A scene inside the Tsunami Warning Center in Jakarta
After 2005’s horrible earthquake and tsunami that left over 230,000 people dead and 1.8 million people displaced, Indonesia began setting up an early warning system. The Indonesian Tsunami Early Warning System is made up of three different levels: an earthquake monitoring system, a sea level monitoring system, and a computer modeling system that generates possible tsunami projections. The system collects its data using seismometers, tide gauges, and GPS tracking units mounted on buoys.
These devices detect changes in water pressure which can indicate an incoming tsunami. In addition, the system uses ocean bottom satellite-linked sensors which can warn of a tsunami just 5 minutes after an earthquake happens. Operators at the Tsunami Early Warning System would in turn alert the authorities , the media and communities.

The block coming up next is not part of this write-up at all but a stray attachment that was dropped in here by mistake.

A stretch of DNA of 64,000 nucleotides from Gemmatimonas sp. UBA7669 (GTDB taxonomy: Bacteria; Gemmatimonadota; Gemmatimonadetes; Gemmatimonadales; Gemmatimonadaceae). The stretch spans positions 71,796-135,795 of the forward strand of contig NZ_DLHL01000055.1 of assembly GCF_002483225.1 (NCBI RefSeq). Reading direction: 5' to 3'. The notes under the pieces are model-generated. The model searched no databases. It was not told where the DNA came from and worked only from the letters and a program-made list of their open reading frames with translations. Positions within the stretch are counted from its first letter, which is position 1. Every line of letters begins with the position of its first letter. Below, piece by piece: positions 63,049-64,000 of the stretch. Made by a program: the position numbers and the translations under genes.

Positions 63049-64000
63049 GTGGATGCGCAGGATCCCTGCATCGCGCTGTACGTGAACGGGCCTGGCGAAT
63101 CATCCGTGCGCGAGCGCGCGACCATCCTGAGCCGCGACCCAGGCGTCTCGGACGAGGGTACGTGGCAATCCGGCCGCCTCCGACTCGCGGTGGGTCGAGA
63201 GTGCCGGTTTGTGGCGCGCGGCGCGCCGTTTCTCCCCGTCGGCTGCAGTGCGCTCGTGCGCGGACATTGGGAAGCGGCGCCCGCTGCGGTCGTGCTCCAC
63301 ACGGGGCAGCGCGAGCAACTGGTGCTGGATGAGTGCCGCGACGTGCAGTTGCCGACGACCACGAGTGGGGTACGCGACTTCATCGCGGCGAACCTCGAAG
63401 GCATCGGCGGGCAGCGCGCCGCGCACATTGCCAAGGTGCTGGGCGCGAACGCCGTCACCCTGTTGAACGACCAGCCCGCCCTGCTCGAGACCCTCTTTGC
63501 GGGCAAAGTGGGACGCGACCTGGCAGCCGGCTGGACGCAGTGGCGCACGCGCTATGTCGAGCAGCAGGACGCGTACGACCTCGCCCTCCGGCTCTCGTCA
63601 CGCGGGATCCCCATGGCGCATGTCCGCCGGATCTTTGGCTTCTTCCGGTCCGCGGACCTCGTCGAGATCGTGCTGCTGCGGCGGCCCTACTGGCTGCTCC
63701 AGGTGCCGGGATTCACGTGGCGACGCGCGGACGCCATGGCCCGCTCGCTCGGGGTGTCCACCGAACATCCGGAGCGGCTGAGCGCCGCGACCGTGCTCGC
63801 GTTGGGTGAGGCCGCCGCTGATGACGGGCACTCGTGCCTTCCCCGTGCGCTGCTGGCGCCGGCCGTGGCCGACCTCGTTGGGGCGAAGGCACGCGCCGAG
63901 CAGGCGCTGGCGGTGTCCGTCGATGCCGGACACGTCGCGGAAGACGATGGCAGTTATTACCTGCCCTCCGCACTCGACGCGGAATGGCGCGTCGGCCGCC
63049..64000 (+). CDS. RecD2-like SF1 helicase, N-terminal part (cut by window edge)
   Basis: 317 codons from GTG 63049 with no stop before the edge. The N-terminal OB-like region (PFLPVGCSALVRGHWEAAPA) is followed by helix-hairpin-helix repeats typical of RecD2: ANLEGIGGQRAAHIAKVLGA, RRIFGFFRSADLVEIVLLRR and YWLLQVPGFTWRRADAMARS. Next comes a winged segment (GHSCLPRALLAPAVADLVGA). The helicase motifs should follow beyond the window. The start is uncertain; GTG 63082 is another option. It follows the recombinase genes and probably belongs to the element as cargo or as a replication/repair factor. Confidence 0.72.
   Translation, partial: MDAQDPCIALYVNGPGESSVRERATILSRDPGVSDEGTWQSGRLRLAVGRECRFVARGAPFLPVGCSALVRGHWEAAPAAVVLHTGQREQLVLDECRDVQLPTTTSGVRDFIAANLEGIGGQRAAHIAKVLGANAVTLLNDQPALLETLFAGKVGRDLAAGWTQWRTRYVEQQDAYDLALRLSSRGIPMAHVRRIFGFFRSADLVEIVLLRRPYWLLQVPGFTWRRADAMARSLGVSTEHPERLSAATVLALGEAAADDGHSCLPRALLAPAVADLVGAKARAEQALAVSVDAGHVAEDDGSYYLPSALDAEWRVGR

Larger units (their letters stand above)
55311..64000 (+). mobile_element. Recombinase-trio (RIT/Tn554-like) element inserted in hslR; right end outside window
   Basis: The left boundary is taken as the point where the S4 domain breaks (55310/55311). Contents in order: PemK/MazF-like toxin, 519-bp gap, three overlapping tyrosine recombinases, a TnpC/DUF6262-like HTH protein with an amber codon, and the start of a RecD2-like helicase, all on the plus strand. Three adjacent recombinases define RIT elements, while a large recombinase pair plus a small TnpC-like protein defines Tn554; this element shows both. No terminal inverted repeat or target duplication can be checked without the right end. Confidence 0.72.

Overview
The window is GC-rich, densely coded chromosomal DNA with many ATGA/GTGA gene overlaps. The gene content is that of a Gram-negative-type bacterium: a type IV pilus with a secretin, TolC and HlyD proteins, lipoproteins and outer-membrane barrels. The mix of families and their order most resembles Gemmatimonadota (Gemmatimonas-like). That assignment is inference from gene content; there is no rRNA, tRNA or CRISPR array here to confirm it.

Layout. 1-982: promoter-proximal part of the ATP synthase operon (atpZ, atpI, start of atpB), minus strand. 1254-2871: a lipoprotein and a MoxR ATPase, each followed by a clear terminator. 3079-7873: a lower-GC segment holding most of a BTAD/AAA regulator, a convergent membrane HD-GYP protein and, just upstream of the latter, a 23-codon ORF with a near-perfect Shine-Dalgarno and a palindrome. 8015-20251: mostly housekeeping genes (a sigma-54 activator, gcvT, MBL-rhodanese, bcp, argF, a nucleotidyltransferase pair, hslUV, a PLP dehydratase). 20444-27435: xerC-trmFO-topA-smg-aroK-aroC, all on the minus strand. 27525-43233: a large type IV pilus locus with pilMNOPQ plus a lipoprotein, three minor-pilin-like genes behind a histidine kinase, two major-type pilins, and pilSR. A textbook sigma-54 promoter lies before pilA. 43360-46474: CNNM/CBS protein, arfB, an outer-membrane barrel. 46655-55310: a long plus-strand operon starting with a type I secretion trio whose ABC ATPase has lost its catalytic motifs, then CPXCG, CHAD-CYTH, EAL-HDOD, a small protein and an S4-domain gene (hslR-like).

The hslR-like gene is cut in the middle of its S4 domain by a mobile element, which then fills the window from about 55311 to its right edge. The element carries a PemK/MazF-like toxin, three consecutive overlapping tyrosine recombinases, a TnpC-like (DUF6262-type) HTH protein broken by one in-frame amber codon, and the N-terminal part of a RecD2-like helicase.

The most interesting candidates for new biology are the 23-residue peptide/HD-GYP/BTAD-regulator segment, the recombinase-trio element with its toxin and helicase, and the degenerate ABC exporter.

“Right now we have in place what we call Service Level 1 [the earthquake monitoring system]. We use earthquake monitoring equipment to determine earthquake parameters and the potential for tsunami generation,” Fauzi, head of the Tsunami and Earthquake Centre in Jakarta, told IRIN.
In addition to early warning and deception operations, Indonesia is also working hard on discovering ways to get the warning out efficiently. So far tsunami warnings have been most effective by being disseminated through telephones, SMS and sirens. Sirens have been installed in several coastal areas and are being tested every month.
Unfortunately, scientists are predicting that another major earthquake will happen in the West Sumatra area in the next three decades. Here is to hoping that if there is indeed another major tsunami, all the cutting edge technology used in the Tsunami Early Warning System will help curb casualties and save lives before it’s too late.
(Via IRIN Asia)
Read More →